After 17 years in circulation, old paper £10 notes featuring the face of Charles Darwin must be spent or exchanged by Thursday 1 March 2018, the Bank of England has confirmed.
Having introduced the new polymer £10 notes, depicting the face of author Jane Austen, on 14 September 2017, business owners have now been given a deadline for which the old note will cease to be legal tender.
The Darwin note was first issued on 7 November 2000, but questions around durability and the ease of which it could be faked led to the introduction of a plastic polymer design.
However, leftover old £10 notes will still be accepted for exchange by the Bank of England after March 2018, and by the discretion of banks and building societies.
After the polymer edition entered circulation, the Bank of England published guidance on its security features to help business owners spot a fake.
How to spot a fraudulent polymer £10 note
- See-through window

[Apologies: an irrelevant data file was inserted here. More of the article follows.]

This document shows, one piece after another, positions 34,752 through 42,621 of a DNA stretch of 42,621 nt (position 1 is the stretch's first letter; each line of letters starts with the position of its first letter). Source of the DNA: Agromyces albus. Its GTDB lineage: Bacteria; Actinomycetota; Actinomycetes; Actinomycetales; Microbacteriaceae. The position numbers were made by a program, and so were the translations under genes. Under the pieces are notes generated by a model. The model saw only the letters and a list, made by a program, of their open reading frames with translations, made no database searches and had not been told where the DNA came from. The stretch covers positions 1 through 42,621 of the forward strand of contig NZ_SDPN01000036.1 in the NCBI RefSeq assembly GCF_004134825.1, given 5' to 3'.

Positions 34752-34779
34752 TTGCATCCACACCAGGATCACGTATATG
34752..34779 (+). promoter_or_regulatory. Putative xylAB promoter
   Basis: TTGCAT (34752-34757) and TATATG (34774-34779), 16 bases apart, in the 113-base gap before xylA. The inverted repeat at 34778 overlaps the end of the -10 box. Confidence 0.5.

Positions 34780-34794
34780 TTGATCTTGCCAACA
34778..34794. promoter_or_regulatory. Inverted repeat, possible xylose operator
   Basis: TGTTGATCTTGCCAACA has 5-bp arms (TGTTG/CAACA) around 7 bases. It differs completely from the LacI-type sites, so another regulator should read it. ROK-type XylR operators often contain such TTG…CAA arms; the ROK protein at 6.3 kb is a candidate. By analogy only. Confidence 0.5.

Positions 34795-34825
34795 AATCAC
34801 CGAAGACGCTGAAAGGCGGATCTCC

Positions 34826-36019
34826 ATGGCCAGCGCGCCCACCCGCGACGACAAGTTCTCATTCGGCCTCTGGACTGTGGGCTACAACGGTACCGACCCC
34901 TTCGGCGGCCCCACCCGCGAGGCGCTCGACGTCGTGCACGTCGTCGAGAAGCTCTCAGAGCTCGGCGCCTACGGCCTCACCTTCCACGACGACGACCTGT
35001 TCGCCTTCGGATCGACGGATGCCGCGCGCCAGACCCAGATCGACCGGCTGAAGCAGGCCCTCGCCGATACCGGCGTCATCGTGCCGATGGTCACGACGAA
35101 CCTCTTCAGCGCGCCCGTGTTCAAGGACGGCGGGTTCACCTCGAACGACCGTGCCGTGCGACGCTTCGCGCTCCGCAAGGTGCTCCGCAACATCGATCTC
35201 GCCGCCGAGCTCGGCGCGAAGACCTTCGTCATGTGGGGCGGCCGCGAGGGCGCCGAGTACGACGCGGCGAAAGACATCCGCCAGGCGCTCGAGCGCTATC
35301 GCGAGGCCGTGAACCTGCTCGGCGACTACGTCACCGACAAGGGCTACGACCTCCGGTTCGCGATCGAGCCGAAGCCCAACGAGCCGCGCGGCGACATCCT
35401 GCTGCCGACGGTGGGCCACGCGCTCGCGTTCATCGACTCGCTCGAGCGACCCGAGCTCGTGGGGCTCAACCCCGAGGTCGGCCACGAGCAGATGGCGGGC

The Queen’s portrait should be clearly see-through, with the words “£10 Bank of England” printed twice around the edge
- Foil patches
Below the see-through window is a silver foil patch. When titled, the word “Ten” changes to “Pounds”. Above the window is a 3D coronation crown which turns multi-coloured when tilted.
- Raised print
Due to the note’s thin plastic material, raised print can be felt by running your finger along the words “Bank of England”, in the bottom right corner and around the number ten.
- Print quality
The printed lines and colours on the note are sharp and clear, without any smudges or blurred edges.
- Micro lettering
The value of the note can be seen underneath the Queen’s portrait by using a magnifying glass.
- Ultra-violet feature
Using a good quality ultra-violet light, you can see the number ten appear in bright red and green, while the background remains dark.
Further staff training material has been offered to business owners via the Bank of England website.
The Bank of England has claimed the new note is two-and-a-half times stronger than the paper version, and its robust security features make it the first banknote to incorporate so-called “tactile information”, helping partially-sighted and blind people assess its value.
Bank of England launches banknote checking scheme for counterfeits
Sign up to our newsletter to get the latest from Business Advice.